Confronting Your Shadow Self

“There is no light without shadow and no psychic wholeness without imperfection.” – Carl Jung

This last month I stumbled upon something new called shadow work. It was something I’ve never heard of before and it intrigued me. Shadow work is when you take a closer look within yourself at the parts of yourself that you hide. The “dark side” of your personality; the negative parts you might be ashamed of, fearful around, or feel guilt around. It’s something we all have inside of ourselves, but it can be hard to acknowledge and address it.

The psychologist Carl Jung was the one who coined the term “personal shadow.” This is the part of the psyche a lot of people tend to neglect and pretend that it doesn’t exist. Even when you pretend it doesn’t exist your personal shadow can operate on it’s own without us being fully aware. It’s when the unconscious mind assumes control while our conscious self goes on autopilot. The longer you repress your shadow the more you start to see those qualities in the others around you.

At the beginning of the year, one of my resolutions was to work on my self-awareness and to heal myself from within. I spent the last three years focusing on my physical health; I didn’t spend as much time on my mental health and inner work as I should have. Something I’ve learned through my journey is that the mental transformation is just as powerful if not more powerful than a physical transformation.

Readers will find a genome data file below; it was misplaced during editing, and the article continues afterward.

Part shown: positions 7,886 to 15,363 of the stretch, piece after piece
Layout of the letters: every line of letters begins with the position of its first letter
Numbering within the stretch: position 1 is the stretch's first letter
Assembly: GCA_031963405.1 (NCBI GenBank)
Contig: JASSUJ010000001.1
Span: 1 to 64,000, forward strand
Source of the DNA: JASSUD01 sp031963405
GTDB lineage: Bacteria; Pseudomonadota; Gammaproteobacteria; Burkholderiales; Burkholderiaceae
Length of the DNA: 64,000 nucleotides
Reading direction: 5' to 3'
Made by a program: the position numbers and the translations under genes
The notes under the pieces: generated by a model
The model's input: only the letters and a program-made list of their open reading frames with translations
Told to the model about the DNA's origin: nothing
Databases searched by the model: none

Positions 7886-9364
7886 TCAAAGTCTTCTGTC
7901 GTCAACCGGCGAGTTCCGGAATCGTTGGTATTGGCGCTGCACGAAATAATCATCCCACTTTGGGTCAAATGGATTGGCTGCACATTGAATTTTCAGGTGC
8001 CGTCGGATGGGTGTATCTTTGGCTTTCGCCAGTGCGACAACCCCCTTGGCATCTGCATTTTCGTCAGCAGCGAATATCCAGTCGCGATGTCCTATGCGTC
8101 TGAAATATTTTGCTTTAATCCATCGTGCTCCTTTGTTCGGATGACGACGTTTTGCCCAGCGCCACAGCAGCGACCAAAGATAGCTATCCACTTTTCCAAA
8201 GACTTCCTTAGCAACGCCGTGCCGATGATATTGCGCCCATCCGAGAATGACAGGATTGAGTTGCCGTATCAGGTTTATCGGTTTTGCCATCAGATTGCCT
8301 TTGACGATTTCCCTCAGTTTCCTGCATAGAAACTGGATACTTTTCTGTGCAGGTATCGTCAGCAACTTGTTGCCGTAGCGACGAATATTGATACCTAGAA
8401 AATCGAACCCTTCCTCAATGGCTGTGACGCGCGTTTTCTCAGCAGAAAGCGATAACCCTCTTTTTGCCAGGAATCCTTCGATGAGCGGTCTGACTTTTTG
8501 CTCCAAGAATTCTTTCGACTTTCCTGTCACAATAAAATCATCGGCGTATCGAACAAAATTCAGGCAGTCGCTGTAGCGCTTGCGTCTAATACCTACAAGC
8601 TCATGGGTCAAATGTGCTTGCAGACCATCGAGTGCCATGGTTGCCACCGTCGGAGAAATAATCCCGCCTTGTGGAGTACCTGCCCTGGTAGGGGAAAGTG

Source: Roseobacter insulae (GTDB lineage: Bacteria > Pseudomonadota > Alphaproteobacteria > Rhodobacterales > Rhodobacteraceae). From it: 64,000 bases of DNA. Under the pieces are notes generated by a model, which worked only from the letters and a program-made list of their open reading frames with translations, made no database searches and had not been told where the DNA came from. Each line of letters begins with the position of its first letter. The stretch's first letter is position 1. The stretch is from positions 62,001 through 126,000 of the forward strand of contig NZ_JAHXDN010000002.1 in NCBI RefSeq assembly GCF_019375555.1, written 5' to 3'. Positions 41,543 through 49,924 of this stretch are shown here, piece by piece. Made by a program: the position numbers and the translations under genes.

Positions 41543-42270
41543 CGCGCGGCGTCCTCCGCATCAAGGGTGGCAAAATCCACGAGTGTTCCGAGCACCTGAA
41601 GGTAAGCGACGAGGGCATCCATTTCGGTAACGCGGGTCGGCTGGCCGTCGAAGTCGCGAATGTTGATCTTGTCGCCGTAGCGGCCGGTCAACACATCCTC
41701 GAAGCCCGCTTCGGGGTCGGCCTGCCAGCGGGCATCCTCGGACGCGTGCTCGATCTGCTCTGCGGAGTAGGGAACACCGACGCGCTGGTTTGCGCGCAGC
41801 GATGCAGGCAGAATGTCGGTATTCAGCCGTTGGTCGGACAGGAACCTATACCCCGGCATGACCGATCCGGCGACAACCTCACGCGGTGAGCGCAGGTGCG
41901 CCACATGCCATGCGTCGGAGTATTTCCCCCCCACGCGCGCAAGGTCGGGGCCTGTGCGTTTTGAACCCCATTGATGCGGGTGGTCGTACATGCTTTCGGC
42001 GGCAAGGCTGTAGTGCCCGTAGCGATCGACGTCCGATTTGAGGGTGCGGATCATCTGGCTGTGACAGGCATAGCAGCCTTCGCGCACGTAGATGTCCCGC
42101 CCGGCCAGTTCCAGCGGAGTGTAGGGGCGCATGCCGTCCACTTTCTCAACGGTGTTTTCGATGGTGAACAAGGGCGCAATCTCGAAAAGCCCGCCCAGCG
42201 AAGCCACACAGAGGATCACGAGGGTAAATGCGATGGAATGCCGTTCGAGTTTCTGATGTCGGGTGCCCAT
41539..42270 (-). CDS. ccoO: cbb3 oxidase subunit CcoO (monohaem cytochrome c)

Shadow work is for everyone, as humans we all have parts of ourselves we like to hide or feel embarrassed to share with others about. Throughout my childhood and early adulthood I’ve had to overcome numerous obstacles like the abuse my mom put me through for almost 18 years. All of those painful memories & experiences I had growing up, I pushed so far back in my head wanting to never think about them again.

When I stumbled upon shadow work it made me realize that I need to stop pretending that the memories don’t exist. Yes they are painful and I’m embarrassed about some of them, but they are going to resurface at some point in time so I can fully move on and continue my growth. Diving into the shadow work and committing to the process was a little scary for me. What scared me the most was fully addressing all those memories & allowing myself come to terms with them.

One of the first steps of shadow work is addressing the memories or emotions you’ve hid from for so long. You also must figure out and identify possible triggers that cause certain emotions with those memories. When you’ve identified the memories & triggers you can start to work on moving on from those to create new beliefs that will bring positive light into your life.